Fine Art


Thu July 3, 2014
Arts District

For Loveland Artists, Ancestral Ideas Inspire Contemporary Designs

Molten medal is poured into a sandcast mold at Ildanach Studios in Loveland.
Courtesy Ildanach Studios

With three large pots on the stove, you might think a multicourse meal is forthcoming. But artist Sheron Rowland is stewing bugs.

“Anytime you see sort of a waxy foam on a prickly pear cactus that’s Cochineal,” Rowland said. “It looks like mold or mildew but its Cochineal it’s a red insect.”

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Tue June 24, 2014
Arts & Life

Chihuly Draws Record Crowds To Denver Botanic Gardens

The "Monet Pool Fiori" sculpture by Dale Chihuly, at the Denver Botanic Garden
Stephanie Paige Ogburn KUNC

A towering pile of giant glass icicles greets visitors to Denver Botanic Gardens. It's part of the Chihuly exhibition, an installation of glass-and-steel sculptures that spring up like alien flowers among the garden's 24 acres.

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Mon May 26, 2014
Fine Art

From Yellowstone To Grand Canyon, WPA Posters Celebrate National Parks

Yellowstone serigraphs, circa 1939.
Courtesy of Doug Leen and the Interior Museum

If you've ever been to a national park and stopped off in the gift shop, you may have seen drawings of iconic park sights for sale as posters or post cards. The brightly colored print reproductions showcase the parks' impressive vistas, such as Yellowstone's Old Faithful geyser and the Grand Canyon's overlooks.

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Fri May 23, 2014
Fine Art

Impressionists With Benefits? The Painting Partnership Of Degas And Cassatt

Originally published on Fri May 23, 2014 7:50 am

In a letter, Mary Cassatt describes working on Little Girl in a Blue Armchair (1878) with Edward Degas. An X-ray of the painting reveals brush strokes unlike Cassatt's regular strokes.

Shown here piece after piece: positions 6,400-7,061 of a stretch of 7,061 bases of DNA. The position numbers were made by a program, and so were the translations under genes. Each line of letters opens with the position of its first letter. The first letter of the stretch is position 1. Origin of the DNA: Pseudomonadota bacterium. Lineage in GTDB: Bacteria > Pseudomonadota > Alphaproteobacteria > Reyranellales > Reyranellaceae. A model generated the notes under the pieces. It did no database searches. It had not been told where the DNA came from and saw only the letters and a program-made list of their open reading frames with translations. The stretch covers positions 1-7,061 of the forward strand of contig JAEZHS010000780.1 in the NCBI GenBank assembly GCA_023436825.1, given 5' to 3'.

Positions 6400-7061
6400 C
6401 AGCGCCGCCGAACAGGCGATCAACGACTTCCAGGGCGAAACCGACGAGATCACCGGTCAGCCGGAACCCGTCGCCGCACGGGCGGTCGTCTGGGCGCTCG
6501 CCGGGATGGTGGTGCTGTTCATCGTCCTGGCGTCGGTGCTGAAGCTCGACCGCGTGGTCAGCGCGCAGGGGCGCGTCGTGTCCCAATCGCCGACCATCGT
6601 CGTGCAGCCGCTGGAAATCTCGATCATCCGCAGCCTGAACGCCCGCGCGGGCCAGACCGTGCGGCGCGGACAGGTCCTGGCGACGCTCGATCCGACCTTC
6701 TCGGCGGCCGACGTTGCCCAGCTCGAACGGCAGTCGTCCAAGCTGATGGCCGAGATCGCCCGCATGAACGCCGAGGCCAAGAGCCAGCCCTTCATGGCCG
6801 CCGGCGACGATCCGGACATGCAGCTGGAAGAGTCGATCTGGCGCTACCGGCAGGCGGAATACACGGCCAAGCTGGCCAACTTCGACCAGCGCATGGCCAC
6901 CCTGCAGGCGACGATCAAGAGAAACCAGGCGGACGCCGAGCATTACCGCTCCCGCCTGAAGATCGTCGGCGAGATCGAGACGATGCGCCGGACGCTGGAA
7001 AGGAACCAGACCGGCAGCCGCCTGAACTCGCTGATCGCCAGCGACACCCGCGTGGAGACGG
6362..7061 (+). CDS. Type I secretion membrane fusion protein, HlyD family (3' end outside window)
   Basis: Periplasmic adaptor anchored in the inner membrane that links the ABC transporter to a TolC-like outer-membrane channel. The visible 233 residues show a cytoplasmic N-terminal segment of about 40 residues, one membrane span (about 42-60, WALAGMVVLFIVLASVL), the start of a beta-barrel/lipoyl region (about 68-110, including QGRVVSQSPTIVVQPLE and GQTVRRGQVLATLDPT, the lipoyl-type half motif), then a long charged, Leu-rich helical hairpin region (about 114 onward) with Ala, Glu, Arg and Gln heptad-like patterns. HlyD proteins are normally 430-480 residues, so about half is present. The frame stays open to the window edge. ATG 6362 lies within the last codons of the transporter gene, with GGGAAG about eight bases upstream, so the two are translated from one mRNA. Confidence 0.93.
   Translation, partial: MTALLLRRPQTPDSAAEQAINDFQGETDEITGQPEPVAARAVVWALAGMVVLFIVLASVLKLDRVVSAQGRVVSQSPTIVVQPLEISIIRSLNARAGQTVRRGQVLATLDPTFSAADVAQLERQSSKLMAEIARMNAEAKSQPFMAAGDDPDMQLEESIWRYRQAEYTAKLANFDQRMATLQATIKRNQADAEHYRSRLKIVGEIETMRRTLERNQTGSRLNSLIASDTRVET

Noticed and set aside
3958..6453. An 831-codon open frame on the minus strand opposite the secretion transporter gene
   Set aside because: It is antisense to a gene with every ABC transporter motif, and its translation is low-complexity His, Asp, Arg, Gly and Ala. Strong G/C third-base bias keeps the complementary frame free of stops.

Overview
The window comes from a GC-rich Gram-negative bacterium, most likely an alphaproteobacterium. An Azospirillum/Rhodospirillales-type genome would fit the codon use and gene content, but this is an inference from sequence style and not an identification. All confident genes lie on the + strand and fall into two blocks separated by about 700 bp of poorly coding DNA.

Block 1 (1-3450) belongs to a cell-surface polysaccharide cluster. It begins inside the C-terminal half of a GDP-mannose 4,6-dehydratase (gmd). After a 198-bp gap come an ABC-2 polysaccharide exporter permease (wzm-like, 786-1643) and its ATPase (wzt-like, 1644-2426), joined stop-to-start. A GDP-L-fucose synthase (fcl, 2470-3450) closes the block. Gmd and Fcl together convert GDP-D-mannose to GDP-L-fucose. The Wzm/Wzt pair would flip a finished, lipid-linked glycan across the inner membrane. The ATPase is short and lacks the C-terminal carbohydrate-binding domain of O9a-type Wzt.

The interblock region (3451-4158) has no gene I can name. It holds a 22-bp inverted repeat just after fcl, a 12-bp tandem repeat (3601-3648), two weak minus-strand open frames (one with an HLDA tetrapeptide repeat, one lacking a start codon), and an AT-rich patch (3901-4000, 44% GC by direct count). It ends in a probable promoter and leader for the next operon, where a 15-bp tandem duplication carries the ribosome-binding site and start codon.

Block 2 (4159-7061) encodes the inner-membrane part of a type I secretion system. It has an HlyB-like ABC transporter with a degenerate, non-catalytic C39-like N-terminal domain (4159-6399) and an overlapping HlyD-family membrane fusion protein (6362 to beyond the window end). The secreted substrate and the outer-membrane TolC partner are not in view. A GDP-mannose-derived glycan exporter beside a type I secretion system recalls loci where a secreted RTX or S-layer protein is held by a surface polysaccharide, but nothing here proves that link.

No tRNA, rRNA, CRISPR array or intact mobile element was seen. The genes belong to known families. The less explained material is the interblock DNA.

National Gallery of Art

In her novel I Always Loved You, author Robin Oliveira imagines a passionate scene between Edgar Degas — a French artist known for his paintings of dancers — and Mary Cassatt — an American painter known for her scenes of family life. The kiss in the novel is pure fiction, but then again, "nobody knows what goes on in their neighbor's house, let alone what happened between two artists 130 years ago," Oliveira says.

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Thu May 15, 2014
Arts District

When You Put The Public In Art, Opinions Go Way Past Yes And No

R&R studios' artist rendering of its public art piece "YES!" The project was scrapped by the city after intense public criticism.
Courtesy City of Boulder

Public art has a long history of sparking controversy. Take the case of the recently repaired Washington Monument in D.C. Now iconic, it weathered funding issues, warring political factions stealing building blocks, and the public rejecting a first attempt.

A proposed art installation in Boulder can now relate to the sting of public rejection.

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